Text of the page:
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Redshirts: A Novel with Three Codas by John…

Redshirts: A Novel with Three Codas (edition 2013)

by John Scalzi

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1,8611893,715 (3.8)1 / 206
Title:Redshirts: A Novel with Three Codas
Authors:John Scalzi
Info:Tor Books (2013), Edition: Reprint, Paperback, 320 pages
Collections:2013, Literary Lit (books in book)
Tags:spec fic, screen play, AD, 13 in 13

Work details

Redshirts by John Scalzi

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    Tigerman by Nick Harkaway (RobinWebster)
    RobinWebster: Tigerman and Redshirts are fun, fast-paced, quirky, high-stakes adventures. Both authors navigate ridiculous scenarios with confidence and zest, avoiding silliness through characters with believable, relatable emotions and motivations.
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English (184)  German (1)  Dutch (1)  Catalan (1)  All languages (187)
Showing 1-5 of 184 (next | show all)
The first three pages were fantastic. Then the book kept going. ( )
  lobotomy42 | Jul 3, 2015 |
Another winner from John Scalzi. Inspired by Star Trek and other science fiction shows in which the heroes always survive while the sporting cast is killed right and left, this novel imagines a world in which the show is made real, and the characters must really suffer whatever indignities the writers include in the script. Their off-screen time is their own, but the characters are trapped in this fictional world, at the mercy of the writers, unless they can find a solution before they are written off.

Funny, clever, and engaging. This is not just for star trek fans, I recommend it to anyone who loves quirky novels, adventure, humor, or exploring the line between fiction and reality. ( )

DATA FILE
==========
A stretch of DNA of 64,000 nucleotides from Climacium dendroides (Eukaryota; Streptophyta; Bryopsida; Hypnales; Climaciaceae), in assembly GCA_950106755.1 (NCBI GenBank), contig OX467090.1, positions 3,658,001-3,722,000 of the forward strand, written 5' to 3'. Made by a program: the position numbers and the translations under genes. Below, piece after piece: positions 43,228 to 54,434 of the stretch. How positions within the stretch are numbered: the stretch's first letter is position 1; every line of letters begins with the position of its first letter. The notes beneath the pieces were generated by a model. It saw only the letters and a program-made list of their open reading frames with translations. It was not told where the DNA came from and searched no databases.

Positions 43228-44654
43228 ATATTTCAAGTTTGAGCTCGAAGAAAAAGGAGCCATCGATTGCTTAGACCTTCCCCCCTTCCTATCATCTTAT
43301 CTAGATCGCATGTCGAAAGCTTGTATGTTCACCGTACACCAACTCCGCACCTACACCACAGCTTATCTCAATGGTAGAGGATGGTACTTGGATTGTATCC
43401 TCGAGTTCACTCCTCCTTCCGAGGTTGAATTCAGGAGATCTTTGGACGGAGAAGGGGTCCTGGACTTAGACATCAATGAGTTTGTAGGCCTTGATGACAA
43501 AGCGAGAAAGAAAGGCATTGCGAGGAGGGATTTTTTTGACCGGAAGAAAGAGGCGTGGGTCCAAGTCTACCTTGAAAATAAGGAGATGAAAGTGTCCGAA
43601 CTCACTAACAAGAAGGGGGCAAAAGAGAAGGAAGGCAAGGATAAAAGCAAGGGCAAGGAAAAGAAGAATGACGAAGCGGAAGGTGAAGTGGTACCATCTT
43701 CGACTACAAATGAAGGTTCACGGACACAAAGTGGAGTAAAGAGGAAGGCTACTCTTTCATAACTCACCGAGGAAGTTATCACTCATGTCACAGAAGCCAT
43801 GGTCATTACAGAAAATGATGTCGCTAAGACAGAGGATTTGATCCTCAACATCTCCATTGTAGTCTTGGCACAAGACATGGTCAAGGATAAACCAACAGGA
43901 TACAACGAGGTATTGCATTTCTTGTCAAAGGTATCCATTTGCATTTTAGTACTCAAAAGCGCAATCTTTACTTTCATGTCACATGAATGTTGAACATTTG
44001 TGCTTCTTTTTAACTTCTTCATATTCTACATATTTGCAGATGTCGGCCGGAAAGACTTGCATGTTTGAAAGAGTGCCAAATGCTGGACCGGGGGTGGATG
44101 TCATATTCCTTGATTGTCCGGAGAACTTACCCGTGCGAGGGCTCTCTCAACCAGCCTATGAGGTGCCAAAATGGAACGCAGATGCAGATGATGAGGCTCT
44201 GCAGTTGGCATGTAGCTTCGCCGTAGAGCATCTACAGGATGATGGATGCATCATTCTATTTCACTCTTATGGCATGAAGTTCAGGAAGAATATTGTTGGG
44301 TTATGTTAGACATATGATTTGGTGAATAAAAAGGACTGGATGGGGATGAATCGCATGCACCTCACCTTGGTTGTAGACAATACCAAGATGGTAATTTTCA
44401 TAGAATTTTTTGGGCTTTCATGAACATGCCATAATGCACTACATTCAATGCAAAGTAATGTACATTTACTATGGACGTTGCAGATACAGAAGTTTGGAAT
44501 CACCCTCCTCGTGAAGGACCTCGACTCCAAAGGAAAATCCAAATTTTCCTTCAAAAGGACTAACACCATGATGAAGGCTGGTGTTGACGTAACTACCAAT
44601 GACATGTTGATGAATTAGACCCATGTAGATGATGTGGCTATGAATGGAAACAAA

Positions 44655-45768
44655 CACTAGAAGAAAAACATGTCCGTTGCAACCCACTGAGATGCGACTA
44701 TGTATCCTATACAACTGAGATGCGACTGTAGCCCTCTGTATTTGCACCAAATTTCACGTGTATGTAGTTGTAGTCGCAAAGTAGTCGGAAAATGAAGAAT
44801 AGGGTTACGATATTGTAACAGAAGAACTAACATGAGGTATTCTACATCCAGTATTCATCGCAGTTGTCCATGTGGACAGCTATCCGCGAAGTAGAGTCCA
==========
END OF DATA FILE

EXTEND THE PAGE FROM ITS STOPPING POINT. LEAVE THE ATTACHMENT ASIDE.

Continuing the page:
RobinWebster | Jun 25, 2015 |
A little too meta than I'd love, but pretty good and cheerful. A well-written parody of Star Trek TOS. ( )
  Mint.ChocolateOcelot | Jun 20, 2015 |
To me, Redshirts is organized into two parts. The first part details the story of a few crewmen on the starship Intrepid who realize that their entire universe is controlled by screenwriters on a bad scifi television show, and they are extras fated to die. The story of the crewmen making this bizarre discovery and their attempts to travel to the writers' universe to fix it is pretty engaging and fun to read. However, once the characters solve their problem, the book really changes direction, as we check in with various characters in both worlds to see how this solution affected them. This part of the story didn't really follow a narrative at all, and seemed disjointed. I thought the ending was really good, but at the same time I was perplexed that it involved characters who weren't important to the main plot at all. ( )
  Phrim | Jun 12, 2015 |
Ridiculously good - a new favorite. Philip K. Dickian with some paranoid Charlie Kaufman thrown in for good measure. The audiobook is read by Wil Wheaton; effectively elevating its self-awareness from 'Stun' to 'Kill'. In addition to all of this, it's a powerful message about making something of your life; being the author of your own story. I'll definitely be reading more Scalzi. 5/5 ( )